Pandemic shuts down Red Light districts in India, sex workers liberated

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David and Beth Grant

By Michael Ashcraft —

While Covid-19 has killed myriads, shut down economies and closed churches around the world, the deadly virus has liberated thousands of exploited sex workers in India, according to a report from Project Rescue.

“What Project Rescue hasn’t been able to do in 24 years of giving itself to rescuing and restoring the lives of thousands of women and their children, this virus has shut down the Red Light Districts in India,” says founder David Grant. “God has given us an opportunity to reach out to these women that we’ve never seen in all these years. In 50 years of being involved in missions, this is the greatest moment we have ever experienced.”

Because of Prime Minister Narendra Modi’s particularly drastic quarantine, there are no businesses open, no transit, and no industry. With the streets virtually deserted, brothels have no customers and human traffickers are simply releasing their prey rather than have to feed them without them generating any income, Grant says.

“This is the greatest miracle in Project Rescue’s entire history,” he adds.

Other nonprofits report a spike in human enslavement in other parts of the world, as governments repurpose resources usually dedicated to fight traffickers. Perhaps what Project Rescue is reporting is unique to India where stringent restrictions were put in place.

“In the middle of unimaginable crisis comes unprecedented opportunity,” says Rod Loy, director of strategic initiatives. “For the first time in our life time, sex trafficking is shut down. No one is visiting the Red Light District, customers are non-existent, demand is at an all time low. Traffickers are losing money.

Rod Loy

“As a result, traffickers are giving women permission to leave and take their children with them,” Rod adds. “In the years of Project Rescue, this has only been a dream. It’s never happened. What the enemy intended for evil, God is using for good. These are the most exciting days in the history of Project Rescue.”

Many of the women who find themselves trapped in the brothel were either kidnapped or sold into the trade. In some cases, they are chained with actual shackles. But often those chains are financial. The women know no other way to make a living for themselves and their children, Rod says.

“We need to be ready to seize the moment of what He wants us to do in the middle of the storm,” Executive Director Beth Grant says.

Project Rescue is issuing a plea for financing to help released sex slaves return to their hometowns to find food. Project Rescue will feed and provide vocational training so that when Covid dies away the sex workers will have a practical alternative to make money other than the life they have lived for years.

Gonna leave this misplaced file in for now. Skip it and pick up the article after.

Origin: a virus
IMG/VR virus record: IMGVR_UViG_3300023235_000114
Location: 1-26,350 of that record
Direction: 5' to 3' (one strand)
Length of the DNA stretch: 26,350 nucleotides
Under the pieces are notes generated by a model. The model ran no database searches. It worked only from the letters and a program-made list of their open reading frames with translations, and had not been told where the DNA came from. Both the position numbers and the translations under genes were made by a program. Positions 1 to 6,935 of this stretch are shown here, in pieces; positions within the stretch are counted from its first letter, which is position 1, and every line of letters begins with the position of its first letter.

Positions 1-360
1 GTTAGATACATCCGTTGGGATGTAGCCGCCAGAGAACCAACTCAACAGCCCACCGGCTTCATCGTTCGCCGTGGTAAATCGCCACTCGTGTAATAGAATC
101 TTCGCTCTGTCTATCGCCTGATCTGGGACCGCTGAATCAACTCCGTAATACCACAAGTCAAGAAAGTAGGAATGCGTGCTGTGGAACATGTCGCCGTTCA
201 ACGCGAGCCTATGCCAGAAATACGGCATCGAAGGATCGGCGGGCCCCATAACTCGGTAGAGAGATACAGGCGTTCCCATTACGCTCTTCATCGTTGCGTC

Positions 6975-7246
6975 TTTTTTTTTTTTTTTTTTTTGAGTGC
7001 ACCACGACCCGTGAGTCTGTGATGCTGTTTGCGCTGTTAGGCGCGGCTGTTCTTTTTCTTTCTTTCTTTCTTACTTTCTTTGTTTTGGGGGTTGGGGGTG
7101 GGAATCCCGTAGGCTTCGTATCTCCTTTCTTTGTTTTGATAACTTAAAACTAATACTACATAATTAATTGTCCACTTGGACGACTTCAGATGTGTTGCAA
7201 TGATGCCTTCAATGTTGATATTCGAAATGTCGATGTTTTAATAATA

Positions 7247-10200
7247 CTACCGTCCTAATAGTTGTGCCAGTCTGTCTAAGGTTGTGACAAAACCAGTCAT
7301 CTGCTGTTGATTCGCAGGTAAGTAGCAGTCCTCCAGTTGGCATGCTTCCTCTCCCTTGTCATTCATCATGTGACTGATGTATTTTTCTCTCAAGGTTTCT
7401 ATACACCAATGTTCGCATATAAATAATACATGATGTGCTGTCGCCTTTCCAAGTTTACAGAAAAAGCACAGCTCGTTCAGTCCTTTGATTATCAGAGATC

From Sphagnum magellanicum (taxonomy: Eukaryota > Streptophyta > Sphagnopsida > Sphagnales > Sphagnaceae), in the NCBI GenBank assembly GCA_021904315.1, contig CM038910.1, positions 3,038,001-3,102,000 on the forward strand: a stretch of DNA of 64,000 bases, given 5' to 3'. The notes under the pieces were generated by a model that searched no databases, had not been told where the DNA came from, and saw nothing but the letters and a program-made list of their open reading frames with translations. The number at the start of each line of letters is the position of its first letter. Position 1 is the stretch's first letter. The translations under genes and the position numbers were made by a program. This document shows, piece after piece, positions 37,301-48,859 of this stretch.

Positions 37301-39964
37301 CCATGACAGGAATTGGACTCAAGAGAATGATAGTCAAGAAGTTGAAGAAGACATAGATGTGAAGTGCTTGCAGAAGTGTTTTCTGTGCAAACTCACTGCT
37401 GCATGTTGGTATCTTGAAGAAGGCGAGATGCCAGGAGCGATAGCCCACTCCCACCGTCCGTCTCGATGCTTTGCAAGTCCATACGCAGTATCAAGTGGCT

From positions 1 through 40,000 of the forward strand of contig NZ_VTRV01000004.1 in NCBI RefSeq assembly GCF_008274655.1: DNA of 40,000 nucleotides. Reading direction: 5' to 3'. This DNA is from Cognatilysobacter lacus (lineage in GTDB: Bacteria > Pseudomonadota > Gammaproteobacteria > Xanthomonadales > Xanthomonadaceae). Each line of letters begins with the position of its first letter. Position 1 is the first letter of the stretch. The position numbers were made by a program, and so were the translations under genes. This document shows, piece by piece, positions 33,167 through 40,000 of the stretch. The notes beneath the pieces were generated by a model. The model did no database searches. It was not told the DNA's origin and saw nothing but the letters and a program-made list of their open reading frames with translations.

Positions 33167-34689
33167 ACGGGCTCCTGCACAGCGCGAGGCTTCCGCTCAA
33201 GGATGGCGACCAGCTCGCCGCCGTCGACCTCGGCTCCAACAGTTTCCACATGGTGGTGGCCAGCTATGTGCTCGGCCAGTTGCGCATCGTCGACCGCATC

The nonprofit deploys 422 international staff and 226 national staff to rescue and restore youth who have been coerced or enticed into a living they now feel trapped by, its website says.

Pastor Rajneesh of Jaipur reports 300 women and children rescued from such slavery, so the urgency to meet their need is great or “they’ll be forced to return the Red Light districts so they’re children won’t die,” Rod says. “The window of opportunity is short.”

Covid restrictions are expected to be loosened in July, Rod says, “and when that happens, the evils of sexual slavery will quickly resume. We have to act right now to pull women and children out of darkness and into the marvelous light of Jesus.”

Preemlada (sp?) was only 10 when she was sold into slavery by a poverty-stricken mother in 2011, Rod says. She showed up at the food distribution of Pastor Rajneesh and recognized his wife, whose heart melted at the tragic and love-filled reunion.

“It was a moment that only God could orchestrate,” Rod says.

Stock image from Project Rescue

Similar stories are emerging from other corners where Project Rescue has offices in India. The Springfield, MO-based charity is scattered across Southeast Asia.

Training includes how to raise chicken and cattle, among other farming techniques. Already, Project Rescue has sent $200,000, Rod says. Each woman can be fed and vocationally trained for $1,500 each. Donors are needed.

“What we could have done in 60-70 years” in terms of rescuing ladies from sex trafficking, Pastor Rajneesh says, “we’ll be able to do it in two months time. Every crisis comes with an abundance of opportunities. We want to save these girls but also their girl children forever and ever.”

“Three months ago if you’d had said we are going to have a window of time where women will be released for free, we would have never believed you,” Rod says. “Only God could make this happen.”

Michael Ashcraft provides for his household while doing Christian journalism by selling Trump coffee mugs on Amazon.

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